In a letter to California’s attorney general, the virtualization and security software creator revealed the hackers had “intermittent access” to its internal network from October 13, 2018 until March 8, 2019, two days after the FBI alerted the company that it had been breached.
On March 6, 2019, the FBI informed Citrix that the Bureau had reason to believe international cyber criminals gained access to Citrix’s internal network, according to the letter written by Peter Lefkowitz, the company's chief privacy and digital risk officer. "Following receipt of this information, we immediately launched an investigation, which remains ongoing. We currently believe that the cyber criminals had intermittent access to our network between October 13, 2018 and March 8, 2019 and that they removed files from our systems, which may have included files containing information about our current and former employees and, in limited cases, information about beneficiaries and/or dependents. Out of an abundance of caution, we are providing this letter to current and former employees of Citrix to alert them of this incident. We will notify you if your beneficiaries or dependents were impacted."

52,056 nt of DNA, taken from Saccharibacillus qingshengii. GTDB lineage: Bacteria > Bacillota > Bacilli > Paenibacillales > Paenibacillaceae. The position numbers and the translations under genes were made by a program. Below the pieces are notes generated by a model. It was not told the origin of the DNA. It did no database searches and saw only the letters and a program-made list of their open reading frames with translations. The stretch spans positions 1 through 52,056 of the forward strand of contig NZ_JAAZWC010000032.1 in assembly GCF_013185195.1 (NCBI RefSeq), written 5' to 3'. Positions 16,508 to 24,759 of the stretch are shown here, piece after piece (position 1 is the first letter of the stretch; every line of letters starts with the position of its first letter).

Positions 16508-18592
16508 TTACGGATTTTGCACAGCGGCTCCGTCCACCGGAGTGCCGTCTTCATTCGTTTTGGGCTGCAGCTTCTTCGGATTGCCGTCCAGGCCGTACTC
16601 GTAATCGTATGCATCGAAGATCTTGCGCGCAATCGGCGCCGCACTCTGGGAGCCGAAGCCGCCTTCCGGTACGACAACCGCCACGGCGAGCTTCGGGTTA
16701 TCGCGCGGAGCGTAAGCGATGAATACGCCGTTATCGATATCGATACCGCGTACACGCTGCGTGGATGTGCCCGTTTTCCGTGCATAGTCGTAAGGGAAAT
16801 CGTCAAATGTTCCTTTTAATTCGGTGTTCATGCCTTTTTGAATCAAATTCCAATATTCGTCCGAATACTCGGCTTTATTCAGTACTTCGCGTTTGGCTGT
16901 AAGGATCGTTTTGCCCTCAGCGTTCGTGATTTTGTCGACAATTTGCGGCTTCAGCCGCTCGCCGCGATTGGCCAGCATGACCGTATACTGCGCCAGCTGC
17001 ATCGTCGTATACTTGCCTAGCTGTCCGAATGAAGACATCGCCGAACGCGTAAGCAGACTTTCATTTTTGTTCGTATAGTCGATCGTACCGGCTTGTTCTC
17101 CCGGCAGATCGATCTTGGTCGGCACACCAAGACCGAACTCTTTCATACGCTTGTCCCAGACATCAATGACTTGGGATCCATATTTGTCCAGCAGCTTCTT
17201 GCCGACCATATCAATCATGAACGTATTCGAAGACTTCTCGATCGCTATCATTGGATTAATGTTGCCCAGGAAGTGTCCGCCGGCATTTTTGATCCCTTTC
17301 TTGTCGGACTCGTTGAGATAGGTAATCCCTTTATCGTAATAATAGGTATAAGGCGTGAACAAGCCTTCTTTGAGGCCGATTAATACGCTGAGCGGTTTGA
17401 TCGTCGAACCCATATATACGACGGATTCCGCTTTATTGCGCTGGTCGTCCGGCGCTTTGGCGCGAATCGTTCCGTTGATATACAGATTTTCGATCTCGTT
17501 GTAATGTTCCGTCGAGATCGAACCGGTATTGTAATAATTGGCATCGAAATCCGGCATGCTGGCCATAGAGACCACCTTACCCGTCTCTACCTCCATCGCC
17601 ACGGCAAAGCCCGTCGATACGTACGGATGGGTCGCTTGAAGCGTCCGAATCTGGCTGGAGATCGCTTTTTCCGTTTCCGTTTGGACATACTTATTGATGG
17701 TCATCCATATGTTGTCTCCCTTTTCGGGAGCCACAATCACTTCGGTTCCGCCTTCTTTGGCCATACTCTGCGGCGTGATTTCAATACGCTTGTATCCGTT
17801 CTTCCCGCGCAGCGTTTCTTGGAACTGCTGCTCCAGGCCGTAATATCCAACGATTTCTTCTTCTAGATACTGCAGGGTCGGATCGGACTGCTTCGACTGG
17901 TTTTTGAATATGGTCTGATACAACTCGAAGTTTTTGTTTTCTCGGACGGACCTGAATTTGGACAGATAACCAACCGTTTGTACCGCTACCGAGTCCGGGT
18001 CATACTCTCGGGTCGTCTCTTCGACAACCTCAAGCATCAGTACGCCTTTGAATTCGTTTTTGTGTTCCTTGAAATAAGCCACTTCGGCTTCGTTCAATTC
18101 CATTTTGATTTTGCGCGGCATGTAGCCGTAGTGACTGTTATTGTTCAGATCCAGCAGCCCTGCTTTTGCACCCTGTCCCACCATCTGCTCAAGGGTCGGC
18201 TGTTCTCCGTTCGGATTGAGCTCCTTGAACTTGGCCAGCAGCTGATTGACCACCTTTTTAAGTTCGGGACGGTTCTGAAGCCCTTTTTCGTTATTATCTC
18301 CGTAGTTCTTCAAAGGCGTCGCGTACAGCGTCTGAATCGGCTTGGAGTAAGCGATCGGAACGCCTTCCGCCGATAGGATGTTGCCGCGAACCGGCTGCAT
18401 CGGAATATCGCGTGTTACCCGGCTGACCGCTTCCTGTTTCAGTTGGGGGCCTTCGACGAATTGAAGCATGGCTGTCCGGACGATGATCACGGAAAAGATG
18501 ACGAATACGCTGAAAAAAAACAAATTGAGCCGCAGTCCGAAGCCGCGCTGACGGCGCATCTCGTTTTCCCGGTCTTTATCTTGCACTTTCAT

Lefkowitz added that the company believes the hackers accessed and or removed information about current and former employees, as well as certain beneficiaries and dependents. This information may have included names, Social Security numbers and financial information.
Citrix later revealed in another letter that the attack was probably the result of password spraying, which attackers use to breach accounts via a list of commonly used passwords that aren’t protected with two-factor authentication.
While the news outlet asked Citrix how many staff were sent data breach notification letters, a spokesperson did not immediately comment. But under California law, authorities must be informed of a breach if more than 500 state residents are involved.